Photographer's Note

We regularly pass Hunters Sty Bridge when walking around Westerdale in the North Yorkshire Moors National Park, but rarely are the conditions right to take a photo as it is almost always in dark shadow. In summer the trees cover it and in winter the sun never gets high enough in the sky. One day in spring we found the light to be right around lunch time.

Has anyone else noticed that if you set up your tripod, passing people are always interested in what you are photographing? While we were set up trying different angles, three different people stopped their cars, got out and took a photo of the bridge and then went on their way.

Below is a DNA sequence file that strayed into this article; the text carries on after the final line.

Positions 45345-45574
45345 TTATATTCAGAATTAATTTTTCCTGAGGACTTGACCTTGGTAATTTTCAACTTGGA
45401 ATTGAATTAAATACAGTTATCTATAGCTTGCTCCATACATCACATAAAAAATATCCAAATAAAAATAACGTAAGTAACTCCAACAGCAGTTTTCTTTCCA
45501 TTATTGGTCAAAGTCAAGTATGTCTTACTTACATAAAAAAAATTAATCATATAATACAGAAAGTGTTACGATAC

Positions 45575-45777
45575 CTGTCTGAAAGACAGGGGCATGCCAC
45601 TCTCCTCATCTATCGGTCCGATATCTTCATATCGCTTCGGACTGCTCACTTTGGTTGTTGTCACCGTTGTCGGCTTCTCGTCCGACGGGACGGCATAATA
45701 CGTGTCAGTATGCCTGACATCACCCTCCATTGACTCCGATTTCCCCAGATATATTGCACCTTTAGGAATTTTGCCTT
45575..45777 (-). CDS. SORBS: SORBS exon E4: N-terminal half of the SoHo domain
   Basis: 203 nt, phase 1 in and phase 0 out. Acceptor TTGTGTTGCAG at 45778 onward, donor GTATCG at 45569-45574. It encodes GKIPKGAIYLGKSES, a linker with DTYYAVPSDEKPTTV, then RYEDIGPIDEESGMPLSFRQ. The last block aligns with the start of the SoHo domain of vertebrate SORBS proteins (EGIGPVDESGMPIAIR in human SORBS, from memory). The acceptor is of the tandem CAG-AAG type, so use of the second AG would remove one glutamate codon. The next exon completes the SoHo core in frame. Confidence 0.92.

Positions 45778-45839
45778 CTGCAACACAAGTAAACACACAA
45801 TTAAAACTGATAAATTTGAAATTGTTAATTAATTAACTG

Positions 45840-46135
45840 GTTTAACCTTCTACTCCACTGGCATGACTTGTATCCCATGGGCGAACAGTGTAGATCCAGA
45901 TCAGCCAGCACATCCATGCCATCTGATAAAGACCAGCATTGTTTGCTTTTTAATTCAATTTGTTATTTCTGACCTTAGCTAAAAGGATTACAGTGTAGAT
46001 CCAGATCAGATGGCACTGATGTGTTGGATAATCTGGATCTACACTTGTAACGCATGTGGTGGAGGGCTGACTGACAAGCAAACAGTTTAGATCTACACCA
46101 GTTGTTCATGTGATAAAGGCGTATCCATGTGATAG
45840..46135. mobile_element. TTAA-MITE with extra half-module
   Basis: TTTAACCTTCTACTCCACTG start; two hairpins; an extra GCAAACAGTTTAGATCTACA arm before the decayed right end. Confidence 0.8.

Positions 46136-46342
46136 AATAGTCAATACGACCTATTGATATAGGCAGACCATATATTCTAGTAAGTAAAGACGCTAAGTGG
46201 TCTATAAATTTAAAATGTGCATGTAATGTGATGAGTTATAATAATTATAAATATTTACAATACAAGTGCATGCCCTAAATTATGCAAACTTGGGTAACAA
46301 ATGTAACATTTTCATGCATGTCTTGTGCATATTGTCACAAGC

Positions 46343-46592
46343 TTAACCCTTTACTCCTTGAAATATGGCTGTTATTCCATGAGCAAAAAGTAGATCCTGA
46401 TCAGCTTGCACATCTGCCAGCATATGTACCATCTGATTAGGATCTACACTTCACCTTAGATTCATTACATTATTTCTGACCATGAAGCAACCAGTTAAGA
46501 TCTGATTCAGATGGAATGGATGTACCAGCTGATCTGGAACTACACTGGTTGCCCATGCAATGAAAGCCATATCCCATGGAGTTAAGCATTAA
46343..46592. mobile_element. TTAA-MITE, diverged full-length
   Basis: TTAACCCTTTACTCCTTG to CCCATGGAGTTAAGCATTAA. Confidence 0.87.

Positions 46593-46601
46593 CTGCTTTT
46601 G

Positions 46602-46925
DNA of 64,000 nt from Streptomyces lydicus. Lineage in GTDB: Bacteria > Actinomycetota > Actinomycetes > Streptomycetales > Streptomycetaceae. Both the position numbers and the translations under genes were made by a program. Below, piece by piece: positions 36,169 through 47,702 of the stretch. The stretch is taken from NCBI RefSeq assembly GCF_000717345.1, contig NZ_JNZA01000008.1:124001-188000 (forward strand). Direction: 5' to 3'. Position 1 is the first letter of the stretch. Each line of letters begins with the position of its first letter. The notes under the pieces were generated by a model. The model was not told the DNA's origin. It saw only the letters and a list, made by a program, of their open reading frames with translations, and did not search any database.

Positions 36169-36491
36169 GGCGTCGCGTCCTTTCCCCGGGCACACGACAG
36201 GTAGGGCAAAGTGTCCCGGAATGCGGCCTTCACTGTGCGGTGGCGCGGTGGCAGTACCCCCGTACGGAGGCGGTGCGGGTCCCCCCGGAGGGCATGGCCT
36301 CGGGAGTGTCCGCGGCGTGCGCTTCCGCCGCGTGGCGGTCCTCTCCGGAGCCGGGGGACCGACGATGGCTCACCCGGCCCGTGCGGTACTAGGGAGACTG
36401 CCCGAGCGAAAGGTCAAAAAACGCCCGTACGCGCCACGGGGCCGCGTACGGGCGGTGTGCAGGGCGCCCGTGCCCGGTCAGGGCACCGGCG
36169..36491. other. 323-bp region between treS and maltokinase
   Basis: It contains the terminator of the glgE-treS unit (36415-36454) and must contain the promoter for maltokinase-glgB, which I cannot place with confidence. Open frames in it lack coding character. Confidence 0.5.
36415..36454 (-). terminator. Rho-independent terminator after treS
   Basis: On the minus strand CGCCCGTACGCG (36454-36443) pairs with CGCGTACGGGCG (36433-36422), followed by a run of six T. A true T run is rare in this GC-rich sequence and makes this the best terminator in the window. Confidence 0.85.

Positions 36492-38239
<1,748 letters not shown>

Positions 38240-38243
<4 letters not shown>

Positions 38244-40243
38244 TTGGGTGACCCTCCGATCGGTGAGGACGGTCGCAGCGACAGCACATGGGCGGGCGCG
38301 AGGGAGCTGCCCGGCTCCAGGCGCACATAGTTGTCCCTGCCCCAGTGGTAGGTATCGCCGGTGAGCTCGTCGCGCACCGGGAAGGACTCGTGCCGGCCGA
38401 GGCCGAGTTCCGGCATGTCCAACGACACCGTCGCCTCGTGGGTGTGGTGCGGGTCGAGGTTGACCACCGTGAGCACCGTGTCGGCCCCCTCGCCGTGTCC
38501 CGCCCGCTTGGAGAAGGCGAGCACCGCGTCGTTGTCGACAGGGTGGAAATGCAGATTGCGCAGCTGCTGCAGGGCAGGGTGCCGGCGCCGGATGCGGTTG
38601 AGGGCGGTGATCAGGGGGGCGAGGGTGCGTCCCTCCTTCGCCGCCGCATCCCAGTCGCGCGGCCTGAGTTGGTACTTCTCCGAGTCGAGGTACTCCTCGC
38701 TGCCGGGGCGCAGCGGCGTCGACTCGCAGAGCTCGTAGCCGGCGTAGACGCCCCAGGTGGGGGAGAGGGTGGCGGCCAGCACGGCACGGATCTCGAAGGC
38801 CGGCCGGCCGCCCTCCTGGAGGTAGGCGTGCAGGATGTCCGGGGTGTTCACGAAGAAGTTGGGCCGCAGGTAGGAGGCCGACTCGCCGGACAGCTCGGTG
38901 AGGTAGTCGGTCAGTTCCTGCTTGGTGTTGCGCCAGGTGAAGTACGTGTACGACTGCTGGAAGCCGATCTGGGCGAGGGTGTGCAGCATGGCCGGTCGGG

Oddly the bridge doesnt go anywhere; it just sits there over the River Esk. Presumably back in the mists of time before the road was built, there was a cart track or pack horse path. There doesnt seem to be much information out there, so Ive no idea how it got its strange name. It is thought to have been built by the Knights Templar, who had a Preceptory in the nearby village of Westerdale between 1119 - 1309. The ribbed stonework underneath the arch is dated from around that time. If you look closely you can see the ribbing. It was restored in 1874 by the Duncombe family from Helmsley about 20 miles away. I presume at that time it was on their land.

I have marked the approximate place of the bridge on the map, (link right) but you cant see it for the trees. It is opposite the cricket field. If you follow the trees you can glimpse the River Esk here and there.

Alternative in the WS

ISO100, FL42mm

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Additional Photos by Kath Featherstone (feather) Gold Star Critiquer/Gold Star Workshop Editor/Gold Note Writer [C: 7646 W: 399 N: 14391] (51130)
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